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Vents

Printed From: BHPC Forum
Category: Public: Open to anyone
Forum Name: Building
Forum Description: Anything to do with building HPVs
URL: http://forum.bhpc.org.uk/forum_posts.asp?TID=6948
Printed Date: 09 December 2019 at 5:23am
Software Version: Web Wiz Forums 11.02 - http://www.webwizforums.com


Topic: Vents
Posted By: simon
Subject: Vents
Date Posted: 30 August 2019 at 7:22pm
We all know about NACA inlet ducts Does anyone know about outlet ducts ,do NACA ducts work to draw air out of the fairing if fitted backwards

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SIMON



Replies:
Posted By: Yanto
Date Posted: 01 September 2019 at 8:07am
AFAIA any hole as long as it's in a low pressure area will let air out, all a properly profiled NACA duct will do is reduce turbulence (drag) when reintroducing the exiting air into a laminar flow, I don't believe they actually pull air out, but I've been wrong many times so don't take my word for it, there is lots of reading on the net, some of which may be correct Big smile .

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Ian, racing again No 6.


Posted By: Balor
Date Posted: 01 September 2019 at 10:17pm
I think he saw that video:
http://www.youtube.com/watch?v=rtEsdUzlIEk" rel="nofollow - https://www.youtube.com/watch?v=rtEsdUzlIEk

So yea, they kind of do - if that is indeed that case, that is.
But what do you need it for? Boundary layer suction?


Posted By: simon
Date Posted: 07 September 2019 at 3:24pm
After the worlds this year I was wanting to increase air flow to the rider and we noticed no out vents on faired bikes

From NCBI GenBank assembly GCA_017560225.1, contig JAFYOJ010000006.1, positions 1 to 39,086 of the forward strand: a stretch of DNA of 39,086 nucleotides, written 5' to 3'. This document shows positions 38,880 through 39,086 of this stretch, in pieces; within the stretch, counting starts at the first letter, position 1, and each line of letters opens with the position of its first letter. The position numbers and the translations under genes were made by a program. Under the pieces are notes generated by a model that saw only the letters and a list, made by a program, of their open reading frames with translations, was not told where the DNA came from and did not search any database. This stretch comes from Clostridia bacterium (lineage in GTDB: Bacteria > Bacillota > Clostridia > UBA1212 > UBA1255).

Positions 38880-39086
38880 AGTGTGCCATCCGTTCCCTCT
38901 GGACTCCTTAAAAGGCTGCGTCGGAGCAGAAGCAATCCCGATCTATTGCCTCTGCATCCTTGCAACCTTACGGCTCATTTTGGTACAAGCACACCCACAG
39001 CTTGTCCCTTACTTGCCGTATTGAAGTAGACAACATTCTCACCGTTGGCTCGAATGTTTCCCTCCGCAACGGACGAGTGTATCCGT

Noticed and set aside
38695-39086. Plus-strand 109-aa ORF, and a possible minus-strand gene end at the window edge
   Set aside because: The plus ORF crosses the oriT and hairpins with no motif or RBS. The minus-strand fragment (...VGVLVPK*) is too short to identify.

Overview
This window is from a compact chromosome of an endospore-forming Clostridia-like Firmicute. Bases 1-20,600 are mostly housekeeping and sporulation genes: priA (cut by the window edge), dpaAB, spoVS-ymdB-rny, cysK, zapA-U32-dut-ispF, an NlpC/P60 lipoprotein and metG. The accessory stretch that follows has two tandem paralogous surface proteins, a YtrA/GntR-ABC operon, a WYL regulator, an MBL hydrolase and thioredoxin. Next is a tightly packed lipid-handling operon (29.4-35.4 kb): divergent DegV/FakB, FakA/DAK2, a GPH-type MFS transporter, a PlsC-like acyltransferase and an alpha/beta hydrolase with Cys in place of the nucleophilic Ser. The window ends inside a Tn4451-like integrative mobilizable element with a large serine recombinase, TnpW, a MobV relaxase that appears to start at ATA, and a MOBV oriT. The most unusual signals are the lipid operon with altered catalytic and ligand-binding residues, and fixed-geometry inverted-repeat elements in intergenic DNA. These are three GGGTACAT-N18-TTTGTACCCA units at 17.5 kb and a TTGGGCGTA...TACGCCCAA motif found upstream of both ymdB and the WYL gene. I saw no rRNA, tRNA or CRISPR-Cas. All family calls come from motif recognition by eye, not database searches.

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SIMON


Posted By: RoyMacdonald
Date Posted: 07 September 2019 at 9:16pm
Probably only an issue if it was possible to build a sealed bike, but as long as it has wheels in contact with the road......

Roy 


Posted By: Balor
Date Posted: 28 September 2019 at 8:21pm
That's a good point... however, both leading AND trailing edges of a streamlined body are high pressure zones, and dumping ventilation airflow at the sides would likely lead to bad aerodynamics.
I think using battery powered fans is a better idea, but it is not a strictly HPV solution (so are battery-powered lights though).


Posted By: Balor
Date Posted: 28 September 2019 at 9:08pm
For better cooling insulating (foam-core or even foam-sheet) shells are preferable, painting it white and it might be possible to incorporate some evaporative cooling as "low-tech" temperature control. We already have some built in, but it is possible to lose water to sweating faster that it is possible to absorb it, so having a spray bottle handy might be helpful.
More advanced, semi-automatic methods might be employed for indirect evaporation cooling in case of high humidity, like making some shell panels of absorbing (think melamine sponge) material and wetting them out using capillary action or low-powered pump.


Posted By: GeoffBird
Date Posted: 28 September 2019 at 9:37pm
With a streamlined bike, the air probably exits out of the hole for the front wheel, as long as it's not sealed, as this is a low pressure region.

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Right Time - Right Place - Wrong Speed